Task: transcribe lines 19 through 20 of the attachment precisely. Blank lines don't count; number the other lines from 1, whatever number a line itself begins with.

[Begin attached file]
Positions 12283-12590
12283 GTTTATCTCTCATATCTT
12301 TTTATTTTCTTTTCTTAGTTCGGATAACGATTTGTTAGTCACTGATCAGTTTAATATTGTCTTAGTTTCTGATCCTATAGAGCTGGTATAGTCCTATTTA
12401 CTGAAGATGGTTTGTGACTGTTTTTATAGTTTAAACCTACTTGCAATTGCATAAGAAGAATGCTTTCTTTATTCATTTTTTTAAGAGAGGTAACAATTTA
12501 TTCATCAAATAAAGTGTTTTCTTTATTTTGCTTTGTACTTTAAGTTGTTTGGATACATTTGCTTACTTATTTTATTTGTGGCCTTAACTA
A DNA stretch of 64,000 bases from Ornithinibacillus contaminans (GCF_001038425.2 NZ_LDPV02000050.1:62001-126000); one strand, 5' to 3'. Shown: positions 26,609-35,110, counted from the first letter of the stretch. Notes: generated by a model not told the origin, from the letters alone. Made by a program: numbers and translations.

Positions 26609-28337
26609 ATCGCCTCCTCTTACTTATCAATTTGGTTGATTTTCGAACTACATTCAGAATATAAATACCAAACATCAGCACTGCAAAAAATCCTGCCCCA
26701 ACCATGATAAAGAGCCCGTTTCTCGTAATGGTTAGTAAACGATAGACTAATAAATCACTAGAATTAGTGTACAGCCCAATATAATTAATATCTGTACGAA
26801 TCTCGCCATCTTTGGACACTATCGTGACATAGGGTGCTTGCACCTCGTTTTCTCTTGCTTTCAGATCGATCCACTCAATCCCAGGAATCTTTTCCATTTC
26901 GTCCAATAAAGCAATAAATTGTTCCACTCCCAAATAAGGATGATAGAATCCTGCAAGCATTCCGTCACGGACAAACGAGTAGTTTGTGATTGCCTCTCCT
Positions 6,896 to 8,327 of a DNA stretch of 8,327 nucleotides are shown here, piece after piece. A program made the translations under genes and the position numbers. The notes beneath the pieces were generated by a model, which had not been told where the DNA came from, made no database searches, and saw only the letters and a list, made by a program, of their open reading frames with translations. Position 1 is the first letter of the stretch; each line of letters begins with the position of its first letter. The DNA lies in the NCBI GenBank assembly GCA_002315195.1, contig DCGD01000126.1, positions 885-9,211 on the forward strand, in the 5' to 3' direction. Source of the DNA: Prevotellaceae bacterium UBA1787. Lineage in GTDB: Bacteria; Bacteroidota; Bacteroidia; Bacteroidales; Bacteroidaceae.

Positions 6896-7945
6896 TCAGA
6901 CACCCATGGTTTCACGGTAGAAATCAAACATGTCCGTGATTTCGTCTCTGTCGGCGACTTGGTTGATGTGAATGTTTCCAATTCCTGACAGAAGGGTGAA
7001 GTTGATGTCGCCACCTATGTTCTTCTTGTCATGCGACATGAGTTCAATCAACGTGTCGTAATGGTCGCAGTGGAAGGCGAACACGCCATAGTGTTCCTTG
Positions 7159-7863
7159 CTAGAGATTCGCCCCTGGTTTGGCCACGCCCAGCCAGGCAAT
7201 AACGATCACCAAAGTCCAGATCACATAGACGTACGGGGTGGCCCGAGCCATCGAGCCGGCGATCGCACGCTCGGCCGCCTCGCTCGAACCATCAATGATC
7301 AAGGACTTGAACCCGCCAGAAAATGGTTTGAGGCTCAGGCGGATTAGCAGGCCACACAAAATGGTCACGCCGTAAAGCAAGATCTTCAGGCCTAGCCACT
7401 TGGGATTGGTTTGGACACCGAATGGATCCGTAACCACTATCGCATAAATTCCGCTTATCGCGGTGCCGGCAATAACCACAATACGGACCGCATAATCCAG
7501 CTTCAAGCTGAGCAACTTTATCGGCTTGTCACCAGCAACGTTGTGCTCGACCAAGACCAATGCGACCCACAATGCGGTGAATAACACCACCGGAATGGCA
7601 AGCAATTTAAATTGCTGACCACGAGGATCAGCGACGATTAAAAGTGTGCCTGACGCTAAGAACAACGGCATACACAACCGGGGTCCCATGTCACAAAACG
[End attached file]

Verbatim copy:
7201 AACGATCACCAAAGTCCAGATCACATAGACGTACGGGGTGGCCCGAGCCATCGAGCCGGCGATCGCACGCTCGGCCGCCTCGCTCGAACCATCAATGATC
7301 AAGGACTTGAACCCGCCAGAAAATGGTTTGAGGCTCAGGCGGATTAGCAGGCCACACAAAATGGTCACGCCGTAAAGCAAGATCTTCAGGCCTAGCCACT